In the Deathly Hallows, we hear a story within a story: "The Tale of the Three Brothers," centered on the myth of the Peverell siblings. In the tale, each of the three magical brothers attempts to cheat Death of his due in various ways. Many fans have compared each of the three brothers to the story arcs of Voldemort, Snape, and Harry. Voldemort echoes the story of the eldest brother, who believes he can defeat Death with massive magical power but eventually fails because of his own hubris. Snape represents the middle brother, who is consumed by his grief over a lost love, Lily Potter. Finally, the youngest brother is a representation of Harry, who manages to hide from Death for a long time before willingly going with him and embracing his own demise. In many ways, Dumbledore can be seen as representing Death from the fable. He possessed all three Deathly Hallows at one point, gave Harry the invisibility cloak of the youngest Peverell brother, was at least partially responsible for the demise of both Voldemort and Snape, and is the character who greets Harry when he "dies" and goes to King's Cross station. While we'll probably never get an actual confirmation of the theory, Rowling herself has gone so far as to say that it is her favorite theory of all time and that "It's a beautiful theory and it fits."

The Dursleys were so awful because of Voldemort

Hold onto your butts — it's going to be a wild ride. We all know that Harry's mind became an unintentional pseudo-Horcrux when Voldemort accidentally killed himself when his Avada Kedavra curse rebounded. A small piece of Tom Riddle's soul latched onto Harry's brain and cozied up in there for the next 17 years. Even though Harry was not a "traditional" Horcrux, we know that Voldemort's presence affected Harry, giving him some of Voldemort's powers and causing occasional angry and violent outbursts. What if Harry wasn't the only one affected by Voldemort's presence?

As vividly illustrated in the books, Voldemort's true Horcruxes were capable of dramatically changing the personality of someone exposed to one for extended periods. Harry and Hermione were frequently snappish and angry while carrying the locket, and normally happy-go-lucky Ron turned into a raging, jealous mess who abandoned his friends. If a Horcrux can do that to a genial and good-natured person, what might it have done to the Dursleys, who were around Harry every day for ten years? From flashbacks, we know that Petunia wasn't exactly a very nice person as a child, and Vernon was probably no better. But it is interesting to consider that maybe their already sour natures were further exacerbated by Voldemort's evil influence. Since Dudley was born the same year as Harry, he's literally lived almost his entire life around this Horcrux. It almost makes you feel a little sorry for them … almost.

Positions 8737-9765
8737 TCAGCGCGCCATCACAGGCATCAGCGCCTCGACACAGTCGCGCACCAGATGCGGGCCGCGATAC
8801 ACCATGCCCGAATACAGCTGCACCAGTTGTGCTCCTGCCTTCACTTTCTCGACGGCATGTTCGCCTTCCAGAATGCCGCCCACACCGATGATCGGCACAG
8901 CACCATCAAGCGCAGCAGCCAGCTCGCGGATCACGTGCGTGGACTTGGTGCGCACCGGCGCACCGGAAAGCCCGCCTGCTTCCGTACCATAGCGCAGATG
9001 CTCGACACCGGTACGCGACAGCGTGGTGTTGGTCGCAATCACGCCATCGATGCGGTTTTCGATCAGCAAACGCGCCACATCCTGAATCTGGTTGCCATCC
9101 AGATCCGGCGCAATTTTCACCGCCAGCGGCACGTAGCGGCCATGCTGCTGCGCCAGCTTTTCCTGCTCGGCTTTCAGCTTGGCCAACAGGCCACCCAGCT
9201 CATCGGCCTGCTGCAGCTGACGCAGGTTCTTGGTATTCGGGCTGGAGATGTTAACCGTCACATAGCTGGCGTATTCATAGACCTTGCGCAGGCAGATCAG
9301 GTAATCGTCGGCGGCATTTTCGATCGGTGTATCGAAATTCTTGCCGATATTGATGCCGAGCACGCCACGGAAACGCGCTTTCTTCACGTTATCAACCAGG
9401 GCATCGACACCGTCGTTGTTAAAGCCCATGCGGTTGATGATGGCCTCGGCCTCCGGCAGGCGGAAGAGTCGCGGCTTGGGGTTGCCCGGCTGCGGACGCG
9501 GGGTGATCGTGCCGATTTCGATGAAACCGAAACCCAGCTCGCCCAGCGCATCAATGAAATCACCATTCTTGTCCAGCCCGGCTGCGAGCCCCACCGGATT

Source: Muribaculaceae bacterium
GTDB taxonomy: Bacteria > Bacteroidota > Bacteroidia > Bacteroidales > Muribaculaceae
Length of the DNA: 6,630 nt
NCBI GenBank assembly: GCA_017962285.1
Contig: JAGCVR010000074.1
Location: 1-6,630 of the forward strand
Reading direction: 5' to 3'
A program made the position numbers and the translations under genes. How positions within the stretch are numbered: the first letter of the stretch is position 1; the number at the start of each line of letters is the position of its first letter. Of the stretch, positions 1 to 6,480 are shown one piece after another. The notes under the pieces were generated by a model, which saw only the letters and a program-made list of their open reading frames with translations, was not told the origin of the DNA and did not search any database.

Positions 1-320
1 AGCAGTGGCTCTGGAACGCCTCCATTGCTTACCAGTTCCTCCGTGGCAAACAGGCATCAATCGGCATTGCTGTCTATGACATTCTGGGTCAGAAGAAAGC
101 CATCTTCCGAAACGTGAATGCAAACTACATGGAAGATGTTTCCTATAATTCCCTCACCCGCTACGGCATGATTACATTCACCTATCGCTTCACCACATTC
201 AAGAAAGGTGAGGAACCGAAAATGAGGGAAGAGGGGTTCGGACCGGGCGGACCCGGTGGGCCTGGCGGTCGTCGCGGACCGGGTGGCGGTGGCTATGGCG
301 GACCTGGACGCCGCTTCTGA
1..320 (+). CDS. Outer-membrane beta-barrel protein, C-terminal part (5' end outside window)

Neville wasn't just clumsy

During Neville Longbottom's first flying lesson, he earned a reputation as clumsy and perhaps not the brightest student in the new class of first-years at Hogwarts. What if some of that reputation was undeserved? There are plenty of other examples of Neville being clumsy with magic and spells during his early years at the school, and he certainly was forgetful at times. But that first flying lesson may not have been Neville's fault at all. When Professor Trelawney first made her prophecy about the birth of the Chosen One, Neville Longbottom was one of the candidates. However, Voldemort chose to go after the Potters first, marking Harry as his equal when he tried to use the killing curse. What might the result have been if he had gone to the Longbottom home first instead? If he had, and Neville's mother had similarly sacrificed herself for her child, we might have been reading about Neville Longbottom and the Deathly Hallows instead of Harry Potter.